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Djr
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« Reply #5 on: November 08, 2013, 06:51:31 PM »

Delta replaced the aircraft with another that came from Orlando.

We were originally scheduled to arrive in Minneapolis at 1:44 pm

We actually arrived at 9:00pm

By the way, my wife reminded me that there were actually 4 loud bangs in the span of about 30 seconds. We were in the front of the aircraft and we thought it was pretty bad. Some of the people who were in the back noted that it was really scary.

I was surprised that the incident was never reported in any any media. Makes me thinks that there must be many of these incidents that never get publicized.

Djr
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StuSEL
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« Reply #6 on: November 09, 2013, 09:43:48 PM »

What is not known is that when we initially left the gate at LGA, the right engine would not start. The plane then taxied back to the gate where the maintenance personnel had to manually open some kind of valve in order to start the right engine. Needless to say, there was some trepidation by the crowd in the cabin about even taking off with this aircraft.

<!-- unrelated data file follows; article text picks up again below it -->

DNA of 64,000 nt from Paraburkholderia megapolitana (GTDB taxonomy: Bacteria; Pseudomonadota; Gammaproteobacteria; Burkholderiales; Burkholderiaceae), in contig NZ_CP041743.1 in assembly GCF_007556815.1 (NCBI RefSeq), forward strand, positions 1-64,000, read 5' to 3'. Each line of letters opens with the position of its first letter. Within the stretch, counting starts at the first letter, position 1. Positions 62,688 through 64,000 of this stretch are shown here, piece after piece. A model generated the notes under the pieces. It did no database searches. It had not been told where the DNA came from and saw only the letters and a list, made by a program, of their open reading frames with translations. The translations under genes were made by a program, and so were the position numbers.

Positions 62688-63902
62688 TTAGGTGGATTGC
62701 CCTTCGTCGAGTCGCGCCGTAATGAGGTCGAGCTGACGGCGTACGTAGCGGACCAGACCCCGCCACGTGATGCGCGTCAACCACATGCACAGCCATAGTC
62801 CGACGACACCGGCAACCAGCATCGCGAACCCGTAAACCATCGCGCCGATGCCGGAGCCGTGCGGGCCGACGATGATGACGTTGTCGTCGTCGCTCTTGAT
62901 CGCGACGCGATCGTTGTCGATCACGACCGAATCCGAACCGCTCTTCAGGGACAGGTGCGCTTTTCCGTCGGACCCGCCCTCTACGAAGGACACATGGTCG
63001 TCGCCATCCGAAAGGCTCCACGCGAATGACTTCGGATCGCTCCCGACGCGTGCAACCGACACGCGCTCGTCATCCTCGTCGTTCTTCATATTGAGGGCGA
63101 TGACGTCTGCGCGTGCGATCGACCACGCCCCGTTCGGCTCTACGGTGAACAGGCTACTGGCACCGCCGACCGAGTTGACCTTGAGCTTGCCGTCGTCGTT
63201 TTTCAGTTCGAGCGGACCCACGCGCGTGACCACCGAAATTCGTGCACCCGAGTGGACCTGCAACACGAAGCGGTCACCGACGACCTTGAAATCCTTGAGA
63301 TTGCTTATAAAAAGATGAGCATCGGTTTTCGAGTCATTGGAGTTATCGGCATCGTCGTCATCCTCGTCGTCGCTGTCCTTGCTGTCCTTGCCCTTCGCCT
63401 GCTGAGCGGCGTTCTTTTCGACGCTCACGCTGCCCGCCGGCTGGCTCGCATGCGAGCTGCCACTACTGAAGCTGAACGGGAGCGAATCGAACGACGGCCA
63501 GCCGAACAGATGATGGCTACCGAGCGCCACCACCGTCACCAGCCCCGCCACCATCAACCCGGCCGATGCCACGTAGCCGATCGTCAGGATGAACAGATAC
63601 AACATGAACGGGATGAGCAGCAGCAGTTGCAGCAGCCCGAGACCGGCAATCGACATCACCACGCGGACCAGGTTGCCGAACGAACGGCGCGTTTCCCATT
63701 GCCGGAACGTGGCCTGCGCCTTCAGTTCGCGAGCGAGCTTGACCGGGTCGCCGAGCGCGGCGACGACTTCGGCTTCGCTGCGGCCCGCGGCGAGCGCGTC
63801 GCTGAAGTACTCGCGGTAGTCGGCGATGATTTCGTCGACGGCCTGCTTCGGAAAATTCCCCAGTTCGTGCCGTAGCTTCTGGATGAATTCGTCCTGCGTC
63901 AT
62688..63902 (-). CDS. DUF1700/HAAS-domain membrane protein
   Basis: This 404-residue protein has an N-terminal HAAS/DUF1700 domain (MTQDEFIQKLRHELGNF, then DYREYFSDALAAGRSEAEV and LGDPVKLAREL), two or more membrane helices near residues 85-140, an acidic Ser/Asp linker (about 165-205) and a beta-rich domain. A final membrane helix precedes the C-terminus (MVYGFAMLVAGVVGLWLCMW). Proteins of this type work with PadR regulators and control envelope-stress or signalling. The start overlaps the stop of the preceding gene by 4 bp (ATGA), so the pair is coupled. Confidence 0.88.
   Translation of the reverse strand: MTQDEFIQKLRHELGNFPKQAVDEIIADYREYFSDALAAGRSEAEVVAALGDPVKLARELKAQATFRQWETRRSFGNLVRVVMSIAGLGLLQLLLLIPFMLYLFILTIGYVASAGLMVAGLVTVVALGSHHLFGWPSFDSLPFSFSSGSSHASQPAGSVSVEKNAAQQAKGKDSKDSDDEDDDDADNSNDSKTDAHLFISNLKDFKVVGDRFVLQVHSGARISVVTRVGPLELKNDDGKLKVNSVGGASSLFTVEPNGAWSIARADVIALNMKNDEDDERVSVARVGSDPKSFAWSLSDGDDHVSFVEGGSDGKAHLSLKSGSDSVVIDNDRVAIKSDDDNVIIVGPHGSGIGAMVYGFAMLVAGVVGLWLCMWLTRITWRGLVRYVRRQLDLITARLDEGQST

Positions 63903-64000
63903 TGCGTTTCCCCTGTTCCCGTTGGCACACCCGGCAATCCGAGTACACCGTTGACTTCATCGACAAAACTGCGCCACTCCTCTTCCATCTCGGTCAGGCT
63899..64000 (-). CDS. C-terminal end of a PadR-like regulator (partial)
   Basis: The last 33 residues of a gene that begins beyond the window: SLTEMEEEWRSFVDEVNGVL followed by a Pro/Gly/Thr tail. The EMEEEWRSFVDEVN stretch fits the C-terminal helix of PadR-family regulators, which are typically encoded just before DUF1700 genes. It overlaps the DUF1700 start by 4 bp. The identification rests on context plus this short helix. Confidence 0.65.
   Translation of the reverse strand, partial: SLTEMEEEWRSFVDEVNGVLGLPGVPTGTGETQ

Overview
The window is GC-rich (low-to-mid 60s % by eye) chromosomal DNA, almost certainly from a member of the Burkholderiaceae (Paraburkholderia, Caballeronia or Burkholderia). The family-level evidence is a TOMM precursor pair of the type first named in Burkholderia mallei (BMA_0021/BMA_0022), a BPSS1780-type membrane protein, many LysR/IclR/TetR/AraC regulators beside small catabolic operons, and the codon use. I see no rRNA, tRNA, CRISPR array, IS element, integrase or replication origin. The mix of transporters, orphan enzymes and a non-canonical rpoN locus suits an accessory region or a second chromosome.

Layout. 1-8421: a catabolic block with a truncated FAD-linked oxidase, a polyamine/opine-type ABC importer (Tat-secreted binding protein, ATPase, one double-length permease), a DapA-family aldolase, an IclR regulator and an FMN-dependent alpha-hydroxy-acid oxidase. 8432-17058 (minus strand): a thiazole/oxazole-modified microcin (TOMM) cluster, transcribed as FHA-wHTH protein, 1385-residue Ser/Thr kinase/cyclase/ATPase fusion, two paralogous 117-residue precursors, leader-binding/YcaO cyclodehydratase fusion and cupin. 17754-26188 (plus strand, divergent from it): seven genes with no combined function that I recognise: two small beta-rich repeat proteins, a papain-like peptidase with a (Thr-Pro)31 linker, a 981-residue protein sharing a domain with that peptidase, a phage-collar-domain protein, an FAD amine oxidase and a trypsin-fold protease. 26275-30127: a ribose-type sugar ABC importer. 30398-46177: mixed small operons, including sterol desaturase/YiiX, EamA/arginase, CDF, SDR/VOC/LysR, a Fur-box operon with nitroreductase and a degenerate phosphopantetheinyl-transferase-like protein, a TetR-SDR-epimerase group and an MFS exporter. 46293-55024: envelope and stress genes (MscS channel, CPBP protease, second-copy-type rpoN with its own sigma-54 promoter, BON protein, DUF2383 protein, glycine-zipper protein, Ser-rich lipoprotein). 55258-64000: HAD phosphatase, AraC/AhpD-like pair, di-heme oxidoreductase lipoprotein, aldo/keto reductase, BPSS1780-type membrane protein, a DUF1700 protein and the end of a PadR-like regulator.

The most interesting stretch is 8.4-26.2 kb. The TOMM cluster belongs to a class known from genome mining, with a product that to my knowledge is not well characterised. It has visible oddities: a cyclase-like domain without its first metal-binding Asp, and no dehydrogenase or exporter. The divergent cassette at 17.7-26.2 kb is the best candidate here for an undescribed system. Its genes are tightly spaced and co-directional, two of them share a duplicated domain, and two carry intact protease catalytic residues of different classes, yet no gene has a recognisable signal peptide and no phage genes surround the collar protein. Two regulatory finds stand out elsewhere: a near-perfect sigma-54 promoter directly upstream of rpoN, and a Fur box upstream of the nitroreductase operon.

This occasionally happens on a few different types of jets that have rear-mounted engines. I worked at DTW last summer and witnessed it a few times, once on a CRJ and another time on an MD88. Basically a valve that opens to allow air to mix with fuel and ignite can get stuck. They're not required in flight, but they are needed to start an aircraft on the ground. What you are describing is the typical procedure for a stuck valve and likely had nothing to do with the compressor issue on the other engine. Nevertheless it is a strange thing to see a guy standing there with a rod holding open the valve while they start the engine. It is safe, though.
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« Reply #7 on: November 11, 2013, 01:03:18 PM »

here is the article from the Aviation Herald

http://avherald.com/h?article=46b52d22&opt=0